Change sex with soya

Review: THE FEMINISATION OF NATURE: Our Future at Risk by Deborah Cadbury, Hamish Hamilton pounds 17.99
Click to follow
The trouble with the environment is that it's one damn chemical after another. They drift around the world; they ensconce themselves exactly where they will do the most damage; they curl out of microwave trays and seep into drinking water. Some of them are made not in industrial plants, but in vegetable ones. You can't even trust nature these days.

Deborah Cadbury's title is misleading, since this is not a literary exercise about the social construction of nature. Instead of gender studies, it confronts the reader with fish that change sex, alligators with malformed genitalia, falling human sperm counts, and cancers of reproductive organs. Scientists suspect the factor common to all of these may be the hormone oestrogen, which turns out to have a host of imitators. The list of chemicals which can bind to the body's oestrogen receptors is now so long that one could be forgiven for thinking that anything with "oxy" or "yl" in its name is a threat to human fertility. And scientists are beginning to wonder whether oestrogen is just the tip of the iceberg; whether synthetic chemicals are disrupting the work of other hormones as well.

The effects of hormone imitators are not necessarily straightforward. Soya contains chemicals that mimic oestrogen, but the food actually appears to confer protection against cancer. According to recent surveys, average sperm counts are twice as high in New York and Finland as they are in California and Denmark. Despite dramatic findings from a number of research groups, some critics question whether the fall in sperm counts is real. Something is gravely amiss, but we are still a long way from a full picture.

On the other hand, this story has been in the public eye for several years. Deborah Cadbury admits as much with her subtitle, "Our Future At Risk", which acknowledges last year's landmark book, Our Stolen Future by Theo Colborn, Dianne Dumanoski and John Peterson Myers. The two books present many of the same exhibits, the alligators featuring prominently, and the cast lists are much the same. Both describe themselves as telling a "scientific detective story". If we lived in a culture in which scientists didn't have to be compared to police officers in order to gain the public's attention, we might be a little nearer to sorting this problem out.

Cadbury herself publicised the issue four years ago, in a Horizon television programme called Assault on the Male, and draws heavily in this book on material gathered for the documentary. Thankfully, she doesn't use any of the pictures. Her narrative is unsettling enough as it is. Sometimes it passes from disturbing to distressing - and that is entirely proper. This story needs to be repeated, and its grimmer details dwelt upon, until it provokes action instead of just unease. Cadbury's book does offer useful perspectives of its own, such as its accounts of the work of Richard Sharpe and Niels Skakkebaek, the two most prominent European researchers in this field. But where it really justifies itself is in its ability to keep the reader on edge.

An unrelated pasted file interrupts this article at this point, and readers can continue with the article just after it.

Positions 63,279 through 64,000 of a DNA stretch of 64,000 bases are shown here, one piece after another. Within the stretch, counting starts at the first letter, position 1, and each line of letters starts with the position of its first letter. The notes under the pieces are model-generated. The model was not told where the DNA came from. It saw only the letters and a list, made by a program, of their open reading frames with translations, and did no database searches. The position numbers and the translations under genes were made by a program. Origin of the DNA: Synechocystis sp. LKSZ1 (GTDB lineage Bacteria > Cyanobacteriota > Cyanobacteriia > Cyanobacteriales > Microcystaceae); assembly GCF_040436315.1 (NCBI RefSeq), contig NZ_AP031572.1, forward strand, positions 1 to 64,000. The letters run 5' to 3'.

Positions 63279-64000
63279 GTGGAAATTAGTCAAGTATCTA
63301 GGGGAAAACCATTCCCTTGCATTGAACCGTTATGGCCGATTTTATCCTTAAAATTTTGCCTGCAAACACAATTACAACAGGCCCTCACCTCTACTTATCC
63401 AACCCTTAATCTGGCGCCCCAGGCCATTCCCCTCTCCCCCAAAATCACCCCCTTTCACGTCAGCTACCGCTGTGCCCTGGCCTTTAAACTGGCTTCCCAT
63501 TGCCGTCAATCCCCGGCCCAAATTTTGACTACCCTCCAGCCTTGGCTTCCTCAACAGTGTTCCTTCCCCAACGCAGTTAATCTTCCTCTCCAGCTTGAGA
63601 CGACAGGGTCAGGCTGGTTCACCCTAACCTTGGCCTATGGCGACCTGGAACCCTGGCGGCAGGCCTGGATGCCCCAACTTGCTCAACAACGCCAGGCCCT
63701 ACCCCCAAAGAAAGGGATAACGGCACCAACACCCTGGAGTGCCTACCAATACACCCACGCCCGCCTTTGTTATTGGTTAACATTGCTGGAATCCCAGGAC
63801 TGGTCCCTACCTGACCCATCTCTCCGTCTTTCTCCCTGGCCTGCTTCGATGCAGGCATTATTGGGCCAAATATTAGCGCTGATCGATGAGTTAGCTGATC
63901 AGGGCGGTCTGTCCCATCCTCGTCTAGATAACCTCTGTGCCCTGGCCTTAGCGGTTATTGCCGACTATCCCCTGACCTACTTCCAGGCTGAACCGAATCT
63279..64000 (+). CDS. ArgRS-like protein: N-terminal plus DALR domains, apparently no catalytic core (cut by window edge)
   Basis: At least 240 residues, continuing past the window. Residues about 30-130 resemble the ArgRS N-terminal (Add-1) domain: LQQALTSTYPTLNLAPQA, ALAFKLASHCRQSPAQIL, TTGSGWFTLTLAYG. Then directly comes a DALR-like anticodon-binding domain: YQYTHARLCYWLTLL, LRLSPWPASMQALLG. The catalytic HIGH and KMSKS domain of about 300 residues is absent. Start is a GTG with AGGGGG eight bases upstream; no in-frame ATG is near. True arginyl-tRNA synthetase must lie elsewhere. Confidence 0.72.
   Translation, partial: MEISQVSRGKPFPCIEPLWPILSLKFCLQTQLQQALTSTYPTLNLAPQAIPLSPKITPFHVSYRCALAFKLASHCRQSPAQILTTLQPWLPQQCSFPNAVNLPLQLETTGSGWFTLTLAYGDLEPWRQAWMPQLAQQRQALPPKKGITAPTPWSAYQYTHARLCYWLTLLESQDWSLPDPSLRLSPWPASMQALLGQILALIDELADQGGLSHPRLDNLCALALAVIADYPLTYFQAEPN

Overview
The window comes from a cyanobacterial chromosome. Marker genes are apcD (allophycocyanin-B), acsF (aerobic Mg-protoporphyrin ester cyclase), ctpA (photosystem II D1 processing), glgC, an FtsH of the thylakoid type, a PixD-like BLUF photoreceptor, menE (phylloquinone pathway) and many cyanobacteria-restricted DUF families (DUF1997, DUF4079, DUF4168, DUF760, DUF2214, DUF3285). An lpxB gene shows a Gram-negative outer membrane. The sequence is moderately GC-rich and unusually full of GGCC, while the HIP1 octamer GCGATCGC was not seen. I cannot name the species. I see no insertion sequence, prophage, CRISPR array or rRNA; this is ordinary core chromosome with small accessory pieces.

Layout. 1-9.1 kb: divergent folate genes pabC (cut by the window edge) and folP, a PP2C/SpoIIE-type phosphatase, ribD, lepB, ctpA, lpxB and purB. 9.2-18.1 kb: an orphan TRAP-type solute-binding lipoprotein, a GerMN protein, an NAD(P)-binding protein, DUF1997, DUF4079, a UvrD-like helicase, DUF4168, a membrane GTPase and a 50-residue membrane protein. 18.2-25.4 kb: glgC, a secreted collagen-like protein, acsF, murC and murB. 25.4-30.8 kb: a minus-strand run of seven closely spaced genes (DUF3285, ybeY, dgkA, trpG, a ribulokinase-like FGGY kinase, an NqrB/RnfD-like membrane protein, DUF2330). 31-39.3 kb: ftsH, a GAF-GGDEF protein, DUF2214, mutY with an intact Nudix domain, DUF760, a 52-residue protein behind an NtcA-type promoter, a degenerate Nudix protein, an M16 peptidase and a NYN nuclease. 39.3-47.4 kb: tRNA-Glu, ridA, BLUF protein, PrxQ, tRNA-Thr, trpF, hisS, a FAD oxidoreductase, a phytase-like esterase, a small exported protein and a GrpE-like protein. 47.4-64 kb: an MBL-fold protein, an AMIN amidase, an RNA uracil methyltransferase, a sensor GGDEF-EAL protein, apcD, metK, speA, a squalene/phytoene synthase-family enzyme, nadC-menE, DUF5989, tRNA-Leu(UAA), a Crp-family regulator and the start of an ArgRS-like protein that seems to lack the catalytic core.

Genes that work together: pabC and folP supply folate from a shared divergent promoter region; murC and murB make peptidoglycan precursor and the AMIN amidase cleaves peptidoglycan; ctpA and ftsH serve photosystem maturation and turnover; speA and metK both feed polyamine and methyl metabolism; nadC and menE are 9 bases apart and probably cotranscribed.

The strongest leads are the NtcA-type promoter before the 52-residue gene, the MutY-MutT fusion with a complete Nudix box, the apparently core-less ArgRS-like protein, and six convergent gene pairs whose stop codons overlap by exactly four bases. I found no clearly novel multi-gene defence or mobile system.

Until alarm calls like these raise some political pressure, we're pretty much on our own. Cadbury notes that most of the scientists she interviewed have changed some of their domestic practices - filtering water, avoiding food packaged in plastic, keeping soya out of children's diets, even putting vegetables in paper bags to keep them from contact with plastic carrier bags. Like any other worried citizen, they seem to be casting round for something useful to do. But as scientists, they are aware that these steps may be no more than hollow gestures. You can change from milk in plastic bottles to glass ones, observes John Sumpter, who first observed fish changing sex in the River Lea, but the glass bottles may have been washed in detergents containing oestrogenic chemicals. He washes his fruit and veg, but admits he can't point to any evidence that this reduces his exposure. And there are so many products that might turn out to contain oestrogen imitators, from face cream to petrol.

It took long enough to establish that smoking causes disease and to to translate that knowledge into action, even though the mechanism was relatively straightforward. The more people smoked, the more likely they were to become ill. Hormonal disruption may not be apparent for decades after the damage is done. Low sperm counts may be the result of exposure before birth, when the cells that later generate sperm are being formed. The case Cadbury puts together suggests that there may be men developing prostate cancer in the next century whose mothers took synthetic oestrogens when pregnant in the 1950s. If the politics of smoking are anything to go by, those men will be seeing more of their lawyers than their doctors.